We have provided 1500 words English essay on Mahatma Gandhi. So that students can make an excellent compiling essay about Mahatma Gandhi to get good marks in their final exams. Below is the English essay on Mahatma Gandhi.
- 1 Introduction:
- 2 Birth, Childhood, Family, and Background of Gandhi:
- 3 Marriage:
- 4 Education of Mahatma Gandhi:
- 5 Why was Gandhi called Mahatma?
- 6 Contributions of Mahatma Gandhi:
- 7 Reforms of Mahatma Gandhi:
- 8 Movements:
- 9 Champaran Satyagraha (1917):
- 10 Kheda Satyagraha (1918):
- 11 Khilafat Movement (1919):
- 12 Rowlatt Act (1919):
- 13 Dandi March (1930):
- 14 Gandhi Irwin Pact (1931):
- 15 Non-cooperation movement:
- 16 Quit India Movement:
- 17 What are Gandhi’s accomplishments?
- 18 Legacy of Mahatma Gandhi:
- 19 Mahatma Gandhi Death:
- 20 Conclusion:
Gandhi’s full name was Mohandas Karamchand Gandhi. He was an anti-colonial nationalist, an Indian lawyer, and the father of the nation. Moreover, Gandhi became a great soul (Mahatma) and played a vital role in India’s Independence struggle. He was a man of ideologies, tremendous patience, and courage.
Birth, Childhood, Family, and Background of Gandhi:
Mohandas Karamchand Gandhi (aka Mahatma Gandhi) was born on 2 October 1869. He was born at Porbandar (Sudamapuri) into a Gujarati Hindu Modh Bania family. His birthday on 2 October is celebrated worldwide as the international day of non-violence. He belonged to a well-to-do family, and he has two elder brothers and one sister. Accordingly, he is the fourth and youngest son of Karamchand Gandhi and Putlibai. His father, Karamchand Uttamchand Gandhi, served as the Chief Minister (Diwan) of Porbandar. His mother, Putlibai, was a very holy and generous lady.
In May 1883, when Gandhi was 13-year-old, he married a 14-year-old girl, Kasturbai. At the same time, his brother and cousin were also married. Furthermore, Gandhi and Kasturba had four children, Harilal (1888), Manilal (1892), Ramdas (1897), and Devdas (1900).
Education of Mahatma Gandhi:
When Gandhi was nine years old, he went to a regional school at Rajkot. He studied history, geography, arithmetic, and languages. At 11, Gandhi went to a high school in Rajkot. Because of his wedding, at least one year, his studies were disturbed, and later, he joined and completed his schooling. He joined Samaldas college in Bhavnagar in 1888 at Gujarat. After that, one of his family friends, Mavji Dave Joshi, studied law in London.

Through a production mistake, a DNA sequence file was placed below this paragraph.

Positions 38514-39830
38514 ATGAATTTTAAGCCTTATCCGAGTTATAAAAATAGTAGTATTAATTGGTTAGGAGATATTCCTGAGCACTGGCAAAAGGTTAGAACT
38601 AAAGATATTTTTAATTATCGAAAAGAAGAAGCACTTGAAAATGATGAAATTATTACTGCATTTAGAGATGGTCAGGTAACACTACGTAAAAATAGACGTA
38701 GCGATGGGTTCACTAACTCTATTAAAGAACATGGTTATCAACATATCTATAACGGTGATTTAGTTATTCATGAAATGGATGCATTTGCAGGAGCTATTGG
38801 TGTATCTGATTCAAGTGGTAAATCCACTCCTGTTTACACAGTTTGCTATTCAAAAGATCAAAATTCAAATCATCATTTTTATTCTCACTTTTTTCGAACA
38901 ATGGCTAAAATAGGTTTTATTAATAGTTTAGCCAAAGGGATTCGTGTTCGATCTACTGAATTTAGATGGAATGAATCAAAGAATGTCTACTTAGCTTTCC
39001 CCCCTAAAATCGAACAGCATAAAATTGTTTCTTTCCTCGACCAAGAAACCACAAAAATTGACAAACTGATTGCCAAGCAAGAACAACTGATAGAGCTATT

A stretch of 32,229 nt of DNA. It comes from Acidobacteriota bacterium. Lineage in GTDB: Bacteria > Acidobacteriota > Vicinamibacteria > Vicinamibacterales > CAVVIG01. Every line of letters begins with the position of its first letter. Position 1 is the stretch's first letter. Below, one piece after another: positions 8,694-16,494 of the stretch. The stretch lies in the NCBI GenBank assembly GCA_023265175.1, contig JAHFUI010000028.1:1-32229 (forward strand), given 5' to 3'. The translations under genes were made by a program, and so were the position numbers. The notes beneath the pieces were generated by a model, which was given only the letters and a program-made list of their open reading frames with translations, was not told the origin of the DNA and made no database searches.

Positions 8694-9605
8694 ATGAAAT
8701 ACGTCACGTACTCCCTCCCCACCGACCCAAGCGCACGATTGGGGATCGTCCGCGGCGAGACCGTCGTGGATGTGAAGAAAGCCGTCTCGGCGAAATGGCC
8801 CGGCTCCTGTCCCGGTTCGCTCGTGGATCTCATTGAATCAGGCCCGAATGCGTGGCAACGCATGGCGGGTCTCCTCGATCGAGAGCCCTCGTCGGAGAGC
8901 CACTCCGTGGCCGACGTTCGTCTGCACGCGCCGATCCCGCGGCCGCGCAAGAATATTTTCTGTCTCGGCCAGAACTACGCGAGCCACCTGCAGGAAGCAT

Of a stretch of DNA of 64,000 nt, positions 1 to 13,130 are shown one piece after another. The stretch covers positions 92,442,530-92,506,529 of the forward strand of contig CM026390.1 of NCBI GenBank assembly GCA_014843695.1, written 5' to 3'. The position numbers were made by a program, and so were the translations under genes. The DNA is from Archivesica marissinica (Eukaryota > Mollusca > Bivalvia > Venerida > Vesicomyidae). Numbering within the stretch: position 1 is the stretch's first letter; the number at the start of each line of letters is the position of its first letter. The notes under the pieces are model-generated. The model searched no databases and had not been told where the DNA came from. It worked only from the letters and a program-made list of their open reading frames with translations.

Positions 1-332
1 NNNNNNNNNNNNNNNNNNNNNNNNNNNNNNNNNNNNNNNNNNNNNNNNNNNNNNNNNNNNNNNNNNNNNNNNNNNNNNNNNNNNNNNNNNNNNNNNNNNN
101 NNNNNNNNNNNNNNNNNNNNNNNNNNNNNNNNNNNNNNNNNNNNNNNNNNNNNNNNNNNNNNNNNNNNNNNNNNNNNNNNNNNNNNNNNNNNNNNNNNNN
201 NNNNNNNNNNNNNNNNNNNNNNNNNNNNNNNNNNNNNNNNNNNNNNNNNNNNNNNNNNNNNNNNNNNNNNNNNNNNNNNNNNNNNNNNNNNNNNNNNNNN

So, Mahatma Gandhi went to England to study law. However, the traditional people created a lot of obstacles in his way as they considered crossing the seas to be against religious principles. Moreover, Gandhiji found great difficulty getting vegetarian food in England. Still, he could finally locate a restaurant that served such food. Eventually, Mahatma Gandhi studied law from London and returned to India as a barrister in June 1891.
Besides, He started practice at Rajkot and Bombay but failed. Indeed, Gandhi was a young man of introverted nature, and when Gandhi appeared before the judge for a case, he could not speak a single word. After his inability to cross-examine witnesses, In 1893, he went to South Africa to continue his practice of law, where he faced solid racial discrimination by the Britishers. During his 21 years in South Africa, Gandhi grew political views. However, the major incident that completely changed the young Gandhi was when he has thrown off from a train’s first-class compartment at Pietermaritzburg due to his race and color.
Why was Gandhi called Mahatma?
Mahatma is from the Sanskrit words where maha means Great and Atma means Soul. Poet and Nobel laureate Rabindranath Tagore has accorded the title to Gandhi in 1915.
Contributions of Mahatma Gandhi:
There are many contributions of Mahatma Gandhi to this nation. He was a freedom fighter, social reformer, preacher, politician, and lawyer.
Reforms of Mahatma Gandhi:
Mahatma Gandhi was a social reformer and he seak for many social issues. He tried to remove Casteism, communal discrimination, untouchability, polygamy, the purdah system, and drug abuse. Besides, Gandhi Ji always wanted people from different religions to live together in India. In addition, He also tried to promote the Khadi and Charkha under his self-reliant principle.
These are the movement led by Mahatma Gandhi.
Champaran Satyagraha (1917):
The Champaran Satyagraha in Bihar was the first satyagraha movement and the first active involvement of Gandhi in the Indian freedom fight. When MK Gandhi returned to India from South Africa in 1915, the nation was staggering under tyrannous British Raj. The British forced the tenants to grow indigo on a portion of their fertile land and then deal it at a much lower price.
Kheda Satyagraha (1918):
The Kheda movement resulted from the financial atrocities afflicted by the British landlords on the farmers of the Kheda district in Gujarat. British authorities had increased the taxes of Kheda in 1918 while The town was massively affected by the famine. The farmers of Kheda requested the British administration to exempt them from paying taxes, but the authorities rejected the charter. Under the leadership of Vallabhbhai Patel and Mahatma Gandhi, farmers started a Satyagraha against the British government and committed to the non-payment of taxes.